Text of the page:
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Is Wine An Emulator?
Author: R G Reference Number: AA-02952 Views: 8858 Created: 2013-10-30 12:47 Last Updated: 2017-03-08 16:19 0 Rating/ Voters

The BibleWorks Mac Installer uses Wine.  For this application, Wine has rewritten the Windows libraries natively for Macs, and BibleWorks, using the BibleWorks Mac Installer, runs on top of these libraries.  This architecture allows BibleWorks to maintain its traditionally very fast execution speed and also to exploit all software updates made to the common BibleWorks engine (vastly reducing bugs).

A diagram comparing Wine's use in this application to a BibleWorks Windows installation follows:

On PCs:

BibleWorks EXE
     |
Windows libraries and Windows
     |
PC drivers and hardware

On Macs:

BibleWorks EXE
     |
Wine Windows libraries and OS X
     |
Mac drivers and hardware

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Two articles follow explaining the difference between emulation and the function performed by Wine:

Article 1: http://wiki.winehq.org/FAQ

"1.3. Is Wine an emulator? There seems to be disagreement.

"There is a lot of confusion about this, particularly caused by people getting Wine's name wrong and calling it WINdows Emulator.

"When users think of an emulator, they tend to think of things like game console emulators or virtualization software. However, Wine is a compatibility layer - it runs Windows applications in much the same way Windows does. There is no inherent loss of speed due to 'emulation when using Wine, nor is there a need to open Wine before running your application.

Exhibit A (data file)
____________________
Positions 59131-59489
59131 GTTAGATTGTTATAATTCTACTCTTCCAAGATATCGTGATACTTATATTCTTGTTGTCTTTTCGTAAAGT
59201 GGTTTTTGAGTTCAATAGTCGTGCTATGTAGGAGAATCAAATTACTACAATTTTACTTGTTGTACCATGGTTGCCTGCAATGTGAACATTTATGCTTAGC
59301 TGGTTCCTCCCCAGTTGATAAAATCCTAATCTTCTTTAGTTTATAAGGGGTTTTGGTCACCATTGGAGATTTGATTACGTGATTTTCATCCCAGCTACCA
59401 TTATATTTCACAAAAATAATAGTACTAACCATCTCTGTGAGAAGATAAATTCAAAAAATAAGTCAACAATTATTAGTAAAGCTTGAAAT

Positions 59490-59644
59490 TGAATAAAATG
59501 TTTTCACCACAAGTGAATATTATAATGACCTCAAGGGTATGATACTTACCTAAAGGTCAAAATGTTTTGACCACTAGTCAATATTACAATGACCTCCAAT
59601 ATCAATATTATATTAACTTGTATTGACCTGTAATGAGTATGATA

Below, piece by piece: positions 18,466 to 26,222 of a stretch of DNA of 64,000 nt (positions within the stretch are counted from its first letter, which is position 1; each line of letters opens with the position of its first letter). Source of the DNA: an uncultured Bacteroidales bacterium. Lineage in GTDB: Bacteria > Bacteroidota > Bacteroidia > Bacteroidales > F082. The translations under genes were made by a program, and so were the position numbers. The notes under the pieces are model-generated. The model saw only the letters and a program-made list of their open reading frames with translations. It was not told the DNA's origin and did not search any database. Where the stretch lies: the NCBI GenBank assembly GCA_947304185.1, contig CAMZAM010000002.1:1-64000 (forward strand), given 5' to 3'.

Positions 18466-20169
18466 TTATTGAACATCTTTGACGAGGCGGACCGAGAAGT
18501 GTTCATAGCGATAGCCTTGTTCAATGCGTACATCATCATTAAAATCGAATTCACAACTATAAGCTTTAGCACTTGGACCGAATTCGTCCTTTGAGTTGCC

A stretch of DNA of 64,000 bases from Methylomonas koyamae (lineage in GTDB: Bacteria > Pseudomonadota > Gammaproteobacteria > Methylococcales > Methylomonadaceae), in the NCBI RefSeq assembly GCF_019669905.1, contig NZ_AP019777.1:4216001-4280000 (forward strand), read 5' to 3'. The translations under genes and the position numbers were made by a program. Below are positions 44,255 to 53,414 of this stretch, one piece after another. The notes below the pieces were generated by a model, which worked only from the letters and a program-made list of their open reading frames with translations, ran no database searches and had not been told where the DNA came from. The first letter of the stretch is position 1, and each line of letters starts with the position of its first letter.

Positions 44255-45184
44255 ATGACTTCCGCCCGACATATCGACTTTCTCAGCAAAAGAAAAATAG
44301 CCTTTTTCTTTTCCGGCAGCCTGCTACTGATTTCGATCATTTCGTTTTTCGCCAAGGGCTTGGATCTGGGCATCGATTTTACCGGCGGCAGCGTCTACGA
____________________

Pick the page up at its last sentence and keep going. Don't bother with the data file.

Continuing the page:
"That said, Wine can be thought of as a Windows emulator in much the same way that Windows Vista can be thought of as a Windows XP emulator: both allow you to run the same applications by translating system calls in much the same way. Setting Wine to mimic Windows XP is not much different from setting Vista to launch an application in XP compatibility mode.

"A few things make Wine more than just an emulator:

  • Sections of Wine can be used on Windows. Some virtual machines use Wine's OpenGL-based implementation of Direct3D on Windows rather than truly emulate 3D hardware.
  • Winelib can be used for porting Windows application source code to other operating systems that Wine supports to run on any processor, even processors that Windows itself does not support.

"'Wine is not just an emulator' is more accurate. Thinking of Wine as just an emulator is really forgetting about the other things it is. Wine's 'emulator' is really just a binary loader that allows Windows applications to interface with the Wine API replacement."

Article 2: http://superuser.com/questions/14594/why-is-wine-not-an-emulator

Why is wine not an emulator?

"When users think of emulators, they think of programs like Dosbox or zsnes. These applications run as virtual machines and are slow, having to emulate each processor instruction. Wine does not do any CPU emulation - hence the name 'Wine', standing for 'Wine Is Not an Emulator.'

"Some people argue that since Wine introduces an extra layer above the system a Windows application will run slowly. While [there is an extra layer], Wine is no different from any other software library in this regard; even newer versions of Windows must load extra resources to support older applications.

"Importantly, the combination of Wine and Unix can sometimes be faster than Windows itself. This is especially true when the system has good drivers and the application isn't exposing any Performance Related Bugs.

'Wine is not emulating Windows, but rather is the (or wrapper for) win32 API for non-windows OS.'

Last updated: MT/October 29, 2013